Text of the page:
When you finish a piece, it’ll almost always be a little rough, in need of some polish or alterations. In school, this was taken care of by critiques, and advice from my professors and fellow students alike on how I did and what I might think about to make a piece better. What do we do out here in the real world?
Imagine there’s a person waiting at the end of your process to check out your work. They’re objective as any person can be, but they’re on your side, they want you to be your best. They’re nice, but firm. If there is a real person waiting to experience your work, that’s a win! They’ll be much better than your imagination at seeing things you overlooked. Whether they’re a friend, a colleague, or a professional curator/producer/editor. But it still can work if they’re imaginary.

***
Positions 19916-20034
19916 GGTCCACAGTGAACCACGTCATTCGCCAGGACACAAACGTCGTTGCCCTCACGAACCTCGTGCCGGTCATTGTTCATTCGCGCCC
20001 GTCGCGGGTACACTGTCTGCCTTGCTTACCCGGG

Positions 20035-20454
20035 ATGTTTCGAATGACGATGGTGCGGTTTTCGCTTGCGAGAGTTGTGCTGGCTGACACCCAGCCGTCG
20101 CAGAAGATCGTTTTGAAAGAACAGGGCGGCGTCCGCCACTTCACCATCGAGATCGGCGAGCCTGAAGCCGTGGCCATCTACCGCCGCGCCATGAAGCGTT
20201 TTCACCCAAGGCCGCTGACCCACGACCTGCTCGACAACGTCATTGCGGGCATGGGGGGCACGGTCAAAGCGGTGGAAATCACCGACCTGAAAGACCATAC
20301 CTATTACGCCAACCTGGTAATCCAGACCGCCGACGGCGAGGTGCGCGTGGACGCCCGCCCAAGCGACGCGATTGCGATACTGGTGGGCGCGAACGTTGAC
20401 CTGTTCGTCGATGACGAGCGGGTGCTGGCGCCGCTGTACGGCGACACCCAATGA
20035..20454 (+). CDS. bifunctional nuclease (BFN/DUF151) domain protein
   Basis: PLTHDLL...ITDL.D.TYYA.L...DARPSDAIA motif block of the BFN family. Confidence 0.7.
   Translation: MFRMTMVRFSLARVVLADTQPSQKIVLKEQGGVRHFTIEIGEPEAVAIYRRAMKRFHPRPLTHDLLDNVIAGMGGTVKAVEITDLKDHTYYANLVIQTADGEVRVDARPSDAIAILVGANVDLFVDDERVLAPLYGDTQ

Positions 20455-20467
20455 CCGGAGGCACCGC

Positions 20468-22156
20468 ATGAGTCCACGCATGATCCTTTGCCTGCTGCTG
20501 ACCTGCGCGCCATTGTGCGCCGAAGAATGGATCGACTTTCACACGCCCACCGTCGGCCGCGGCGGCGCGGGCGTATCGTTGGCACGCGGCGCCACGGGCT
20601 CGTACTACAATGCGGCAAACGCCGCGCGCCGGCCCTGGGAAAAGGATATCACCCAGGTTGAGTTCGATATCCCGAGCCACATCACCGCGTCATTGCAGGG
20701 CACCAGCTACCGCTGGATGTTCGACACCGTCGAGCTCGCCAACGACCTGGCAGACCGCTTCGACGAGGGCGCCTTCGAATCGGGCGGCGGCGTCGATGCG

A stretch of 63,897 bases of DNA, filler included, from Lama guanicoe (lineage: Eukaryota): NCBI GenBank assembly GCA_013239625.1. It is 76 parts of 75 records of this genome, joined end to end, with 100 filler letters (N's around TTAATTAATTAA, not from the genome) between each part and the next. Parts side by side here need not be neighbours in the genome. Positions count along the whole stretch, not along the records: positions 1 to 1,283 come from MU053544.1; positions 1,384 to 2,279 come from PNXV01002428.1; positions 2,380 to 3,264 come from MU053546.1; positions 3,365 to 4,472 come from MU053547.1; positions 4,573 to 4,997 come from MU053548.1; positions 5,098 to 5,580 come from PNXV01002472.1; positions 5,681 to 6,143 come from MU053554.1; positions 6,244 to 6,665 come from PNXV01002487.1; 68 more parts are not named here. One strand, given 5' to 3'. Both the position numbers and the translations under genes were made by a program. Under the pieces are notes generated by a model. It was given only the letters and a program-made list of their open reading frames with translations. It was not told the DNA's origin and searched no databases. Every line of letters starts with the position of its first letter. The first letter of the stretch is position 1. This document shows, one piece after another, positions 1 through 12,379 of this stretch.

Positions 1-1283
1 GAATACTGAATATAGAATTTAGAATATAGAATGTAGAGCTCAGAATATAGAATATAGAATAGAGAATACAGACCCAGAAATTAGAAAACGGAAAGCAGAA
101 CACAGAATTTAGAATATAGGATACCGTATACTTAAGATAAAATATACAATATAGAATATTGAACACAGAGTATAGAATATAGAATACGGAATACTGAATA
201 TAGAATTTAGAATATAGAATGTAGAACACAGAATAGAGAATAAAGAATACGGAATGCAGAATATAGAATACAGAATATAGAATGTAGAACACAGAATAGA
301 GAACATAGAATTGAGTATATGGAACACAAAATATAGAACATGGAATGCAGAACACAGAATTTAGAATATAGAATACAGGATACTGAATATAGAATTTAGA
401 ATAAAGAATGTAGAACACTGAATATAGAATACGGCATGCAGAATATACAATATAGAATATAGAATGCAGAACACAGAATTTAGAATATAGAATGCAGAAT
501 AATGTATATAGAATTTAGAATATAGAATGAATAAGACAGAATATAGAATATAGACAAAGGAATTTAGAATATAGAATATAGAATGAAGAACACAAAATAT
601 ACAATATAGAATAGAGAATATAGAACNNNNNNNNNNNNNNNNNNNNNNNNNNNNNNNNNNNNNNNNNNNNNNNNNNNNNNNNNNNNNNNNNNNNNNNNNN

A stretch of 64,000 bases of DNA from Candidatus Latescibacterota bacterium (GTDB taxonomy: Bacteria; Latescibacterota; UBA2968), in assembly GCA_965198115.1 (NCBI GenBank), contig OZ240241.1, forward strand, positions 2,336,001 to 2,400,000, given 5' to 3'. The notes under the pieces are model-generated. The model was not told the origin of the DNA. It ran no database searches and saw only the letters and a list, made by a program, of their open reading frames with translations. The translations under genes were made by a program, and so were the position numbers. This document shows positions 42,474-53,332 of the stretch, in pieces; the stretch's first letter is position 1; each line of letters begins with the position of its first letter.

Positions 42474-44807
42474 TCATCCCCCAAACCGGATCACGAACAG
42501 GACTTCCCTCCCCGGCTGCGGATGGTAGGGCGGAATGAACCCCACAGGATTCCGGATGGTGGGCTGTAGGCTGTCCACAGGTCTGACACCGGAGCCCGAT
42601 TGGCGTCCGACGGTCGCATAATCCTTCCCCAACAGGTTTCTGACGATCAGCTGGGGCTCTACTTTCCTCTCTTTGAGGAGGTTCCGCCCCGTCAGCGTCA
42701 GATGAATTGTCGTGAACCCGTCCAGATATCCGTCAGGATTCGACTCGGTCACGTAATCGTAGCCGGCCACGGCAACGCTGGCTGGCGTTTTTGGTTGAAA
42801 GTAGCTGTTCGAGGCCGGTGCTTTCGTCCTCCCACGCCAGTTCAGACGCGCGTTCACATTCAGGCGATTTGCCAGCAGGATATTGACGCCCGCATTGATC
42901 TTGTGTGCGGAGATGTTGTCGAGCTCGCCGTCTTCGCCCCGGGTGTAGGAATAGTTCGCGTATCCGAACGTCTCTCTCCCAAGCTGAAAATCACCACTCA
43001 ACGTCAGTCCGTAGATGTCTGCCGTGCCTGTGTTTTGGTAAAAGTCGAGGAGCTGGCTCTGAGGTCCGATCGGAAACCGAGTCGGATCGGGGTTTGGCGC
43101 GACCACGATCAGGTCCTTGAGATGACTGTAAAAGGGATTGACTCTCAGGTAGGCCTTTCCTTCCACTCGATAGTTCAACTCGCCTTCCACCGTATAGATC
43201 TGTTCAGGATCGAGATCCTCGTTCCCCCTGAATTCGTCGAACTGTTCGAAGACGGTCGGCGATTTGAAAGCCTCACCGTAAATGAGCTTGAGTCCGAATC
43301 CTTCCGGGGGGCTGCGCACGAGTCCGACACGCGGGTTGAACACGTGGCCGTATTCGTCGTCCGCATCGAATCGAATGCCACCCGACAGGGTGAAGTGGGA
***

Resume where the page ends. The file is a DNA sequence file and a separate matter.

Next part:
Because what we’re striving at, if we’re still not hitting a daily habit level of working, a reason to keep working on our stuff. Someone waiting for you to get done might be a little scary, but it’s also a potential motivator to keep going. You might not need anyone. But if you do, and even if they’re imaginary, you can take their role yourself and try to see your work with new eyes. This is best done, I think, by listening to longstanding advice to writers: put the thing away in a drawer for a few weeks so you aren’t so close to it. It’ll be easier to see it from new perspectives once it cools from your red hot fingertips dancing it into existence.